Supreme Court rejects firearms dealers' request to block N.Y. gun laws

Attorneys for gun dealers argued that their clients are "risking everything to try to stay in business" amid new laws for safety requirements.
Posted at 10:01 AM, Jan 19, 2023

Some of the strictest gun laws in the country remain on the books in New York after the U.S. Supreme Court rejected a request from a group of firearms dealers to halt parts of new gun laws regulating the commercial sale of firearms.

Late Wednesday, the Supreme Court — in a one-line unsigned order that offered no public dissents — denied the request to block the laws.  

At issue were safety regulations that required firearms dealers to secure guns in a safe or locked area; required dealers to have security systems installed on their premises; prohibited people under 18 from entering gun retail stores without a parent or guardian; and required gun sellers to provide records of sales to law enforcement agencies and manufacturers upon request. 

The laws were signed by New York Gov. Kathy Hochul after the state's Democratic-led legislature passed new laws last June. 

Others were adopted in July, after the Supreme Court struck down New York's limits on carrying concealed handguns outside the home in a landmark ruling expanding gun rights. The high court's ruling prompted New York lawmakers into action. 

"There is no place in the nation that this decision affects as much as New York City," Mayor Eric Adams said.

New York To Restrict Gun Carrying After Supreme Court Ruling

New York To Restrict Gun Carrying After Supreme Court Ruling

The new law bans guns in areas deemed "sensitive," and requires extensive training for concealed carry applicants.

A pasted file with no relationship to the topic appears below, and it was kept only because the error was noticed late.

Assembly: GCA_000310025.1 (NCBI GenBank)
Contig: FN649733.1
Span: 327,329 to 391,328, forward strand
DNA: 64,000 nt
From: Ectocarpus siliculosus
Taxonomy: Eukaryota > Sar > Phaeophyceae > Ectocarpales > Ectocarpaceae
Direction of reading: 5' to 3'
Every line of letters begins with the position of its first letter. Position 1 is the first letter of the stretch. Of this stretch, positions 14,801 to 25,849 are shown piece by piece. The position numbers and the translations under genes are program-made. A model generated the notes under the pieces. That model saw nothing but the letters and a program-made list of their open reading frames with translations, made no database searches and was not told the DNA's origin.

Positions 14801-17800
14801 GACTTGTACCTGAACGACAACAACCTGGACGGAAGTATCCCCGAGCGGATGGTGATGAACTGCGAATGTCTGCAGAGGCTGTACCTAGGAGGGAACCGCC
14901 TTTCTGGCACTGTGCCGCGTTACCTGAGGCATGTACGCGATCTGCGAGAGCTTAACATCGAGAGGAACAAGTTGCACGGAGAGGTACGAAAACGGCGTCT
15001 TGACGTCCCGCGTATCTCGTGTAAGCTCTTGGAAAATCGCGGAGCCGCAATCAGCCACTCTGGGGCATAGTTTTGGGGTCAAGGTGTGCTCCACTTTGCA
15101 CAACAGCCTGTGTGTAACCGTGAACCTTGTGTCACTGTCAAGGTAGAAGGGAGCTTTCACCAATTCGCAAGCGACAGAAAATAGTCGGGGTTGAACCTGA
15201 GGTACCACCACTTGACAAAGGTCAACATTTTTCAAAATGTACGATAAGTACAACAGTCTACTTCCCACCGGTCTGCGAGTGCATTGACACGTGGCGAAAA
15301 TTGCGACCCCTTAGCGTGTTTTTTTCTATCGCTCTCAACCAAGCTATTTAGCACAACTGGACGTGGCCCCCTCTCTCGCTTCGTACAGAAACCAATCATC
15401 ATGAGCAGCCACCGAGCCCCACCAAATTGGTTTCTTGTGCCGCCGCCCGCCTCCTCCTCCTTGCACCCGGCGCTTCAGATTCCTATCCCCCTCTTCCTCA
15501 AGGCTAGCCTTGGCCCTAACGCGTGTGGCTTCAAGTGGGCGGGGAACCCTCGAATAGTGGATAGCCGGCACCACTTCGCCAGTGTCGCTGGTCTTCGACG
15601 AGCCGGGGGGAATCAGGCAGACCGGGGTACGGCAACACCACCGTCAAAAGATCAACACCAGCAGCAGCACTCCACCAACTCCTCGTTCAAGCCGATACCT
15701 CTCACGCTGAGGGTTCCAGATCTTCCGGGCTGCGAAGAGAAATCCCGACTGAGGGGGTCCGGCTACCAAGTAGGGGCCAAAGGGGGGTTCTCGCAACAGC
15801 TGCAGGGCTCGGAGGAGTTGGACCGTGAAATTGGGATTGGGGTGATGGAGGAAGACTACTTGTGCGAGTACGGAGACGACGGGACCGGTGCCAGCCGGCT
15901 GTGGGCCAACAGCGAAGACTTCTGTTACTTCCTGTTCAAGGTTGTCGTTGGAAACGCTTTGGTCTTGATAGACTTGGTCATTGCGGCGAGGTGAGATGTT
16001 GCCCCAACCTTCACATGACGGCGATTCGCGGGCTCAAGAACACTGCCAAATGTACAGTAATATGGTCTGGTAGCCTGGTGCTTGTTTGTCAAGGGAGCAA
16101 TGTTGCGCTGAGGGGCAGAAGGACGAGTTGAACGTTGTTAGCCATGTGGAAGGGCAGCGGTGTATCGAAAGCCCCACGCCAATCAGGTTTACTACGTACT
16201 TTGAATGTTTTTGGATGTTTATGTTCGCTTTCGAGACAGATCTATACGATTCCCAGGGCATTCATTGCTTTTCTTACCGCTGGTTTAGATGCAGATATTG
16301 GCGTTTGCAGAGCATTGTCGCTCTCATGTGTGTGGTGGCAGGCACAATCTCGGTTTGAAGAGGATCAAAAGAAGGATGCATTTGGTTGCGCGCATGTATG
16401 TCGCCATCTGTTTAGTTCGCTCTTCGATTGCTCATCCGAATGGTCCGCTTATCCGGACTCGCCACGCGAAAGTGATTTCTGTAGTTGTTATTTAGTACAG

In their petition to the court, attorneys for the gun dealers wrote that their clients are "risking everything to try to stay in business in support of civil rights under the Second, Fifth, and Fourteenth Amendments, and to keep the doors open and the lights on while they pursue this case."

New York Attorney General Letitia James in New York's court filing argued that "this case does not involve any significant Second Amendment issue."

The ruling by the nine justices marks the second time in just over a week that the court held for New York. 

On Jan. 11, the court rejected another bid by members of a gun rights advocacy group to block New York's Concealed Carry Improvement Act.

These rulings could impact measures in other states. And the fight in New York is not over, as other challenges are expected in lower courts. 

While the justices offered no opinion in either of their rulings, the door was left open to revisit the state's law.

In the Jan. 11 ruling, Justice Samuel Alito wrote that the New York law "presents novel and  

serious questions" under the United States Constitution's provisions on gun rights and free speech.